Bootstrap is an open-source framework used to develop websites based on HTML, CSS and JavaScript, Bootstrap started as a project by Mark Otto and Jacob Thornton. The intention was to encourage consistency across web pages, but grew to include tooling for mobile-first design and common features web developers want, such as validation and dialog boxes.

Less is a style sheet language that helps overcome some of the complexities and shortcomings with CSS, and is converted into CSS that browsers can use. Bootstrap uses it because the Less is converted to CSS, developers using Bootstrap do not need to be familiar with Less. However, knowing Less can make customizing sites easier.

Bootstrap offers web developers many advantages. It makes it easier to layout pages without the use of tables. It simplifies CSS, as the bulk of the functionality you look for as a developer is already built for you, and frequently only requires the addition of classes to HTML elements, and a bit of structure.

There are several tools that make development with Bootstrap even easier. Visual Studio has IntelliSense for Bootstrap, which offers autocompletion of the different classes. You can also download a set of snippets for Visual Studio, which allows you to create complex Bootstrap structures with just a couple of clicks of the mouse.


I assume that you are familiar with HTML(Hyper Text Markup Language) already and also CSS. As you can edit or create HTML with any text editor Bootstrap is also like that. But first you need to add necessary file references in HTML like CSS.

Regardless of the editor you choose, and you can use any editor you like, the steps to add Bootstrap to a page are similar.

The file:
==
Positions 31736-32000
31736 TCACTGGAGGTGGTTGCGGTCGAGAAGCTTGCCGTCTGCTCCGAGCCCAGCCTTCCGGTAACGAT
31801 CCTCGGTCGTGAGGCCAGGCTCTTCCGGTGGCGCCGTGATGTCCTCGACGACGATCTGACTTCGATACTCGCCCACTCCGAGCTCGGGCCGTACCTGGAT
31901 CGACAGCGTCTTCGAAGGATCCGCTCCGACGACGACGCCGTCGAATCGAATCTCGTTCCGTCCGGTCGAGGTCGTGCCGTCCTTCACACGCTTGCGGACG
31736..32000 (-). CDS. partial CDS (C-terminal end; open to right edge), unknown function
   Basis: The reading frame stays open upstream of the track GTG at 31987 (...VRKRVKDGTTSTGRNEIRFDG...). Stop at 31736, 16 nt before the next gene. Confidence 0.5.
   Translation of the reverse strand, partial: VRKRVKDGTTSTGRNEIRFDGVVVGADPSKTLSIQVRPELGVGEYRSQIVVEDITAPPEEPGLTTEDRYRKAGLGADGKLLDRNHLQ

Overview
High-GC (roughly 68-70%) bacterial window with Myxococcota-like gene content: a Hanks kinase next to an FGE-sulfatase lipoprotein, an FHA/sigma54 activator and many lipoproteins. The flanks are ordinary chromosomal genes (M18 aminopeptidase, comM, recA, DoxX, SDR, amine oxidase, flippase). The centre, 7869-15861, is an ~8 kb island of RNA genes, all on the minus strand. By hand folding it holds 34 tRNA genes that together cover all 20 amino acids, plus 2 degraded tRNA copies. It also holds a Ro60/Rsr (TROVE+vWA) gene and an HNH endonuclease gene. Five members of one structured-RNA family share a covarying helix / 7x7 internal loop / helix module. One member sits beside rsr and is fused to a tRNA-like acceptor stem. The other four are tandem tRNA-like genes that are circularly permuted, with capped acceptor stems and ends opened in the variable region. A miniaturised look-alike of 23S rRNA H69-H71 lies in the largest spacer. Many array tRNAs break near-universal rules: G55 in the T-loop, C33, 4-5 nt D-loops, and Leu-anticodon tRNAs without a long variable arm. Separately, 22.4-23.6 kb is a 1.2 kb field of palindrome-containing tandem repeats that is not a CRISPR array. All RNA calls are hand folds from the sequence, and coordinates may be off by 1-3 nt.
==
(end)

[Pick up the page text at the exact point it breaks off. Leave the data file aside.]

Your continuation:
1. Otain the necessary files
    To add Bootstrap to a page, you’ll need to obtain the CSS, glyphicons, and JavaScript files from These files are available in a single zip file, which can be extracted to the folder you’ll store your HTML pages in. By default, the folders inside of the zip file are titled css, fonts and js. While you can keep these folder names, I like to rename css to Styles, and js to Scripts.
    In addition, the Bootstrap JavaScript library requires jQuery. You can obtain jQuery from The only file you’ll need is the minified, production file. You can add this to the Styles folder.
  2. Create an HTML page and add the necessary references
    After creating an HTML page, you need to reference the following files:

    1. Inside the head section, create a reference to bootstrap.min.css. Sample HTML for creating the reference is provided below. Remember, if your CSS file is in a different folder, you will need to update the folder name Styles to the name you chose. (In addition, you could use a content delivery network (CDN)).
      <link rel='stylesheet' href='./Styles/bootstrap.min.css' />
    2. Inside the body section, typically at the bottom, you need to reference two JavaScript files, jQuery and Bootstrap. The files must be referenced in that order. As before, you will need to update the folder name Scripts to the name you chose. The name of the jQuery file may also be different as the version of jQuery changes over time. Finally, you could also use a CDN to serve the necessary files.
      /Scripts/jquery-2.1.4.min.js and /Scripts/bootstrap.min.js

When referencing script or CSS files, best practice is to use the minified versions of the files, typically identified with the letters min in the name. Minified files don’t contain line breaks, spaces, or other components that make the scripts human readable, things which browsers don’t need. By using the minified versions, you minimize the amount of data sent to the client, which will improve the rendering speed of the page.

On the next post we will continue with bootstrap classes and work with a page design practically.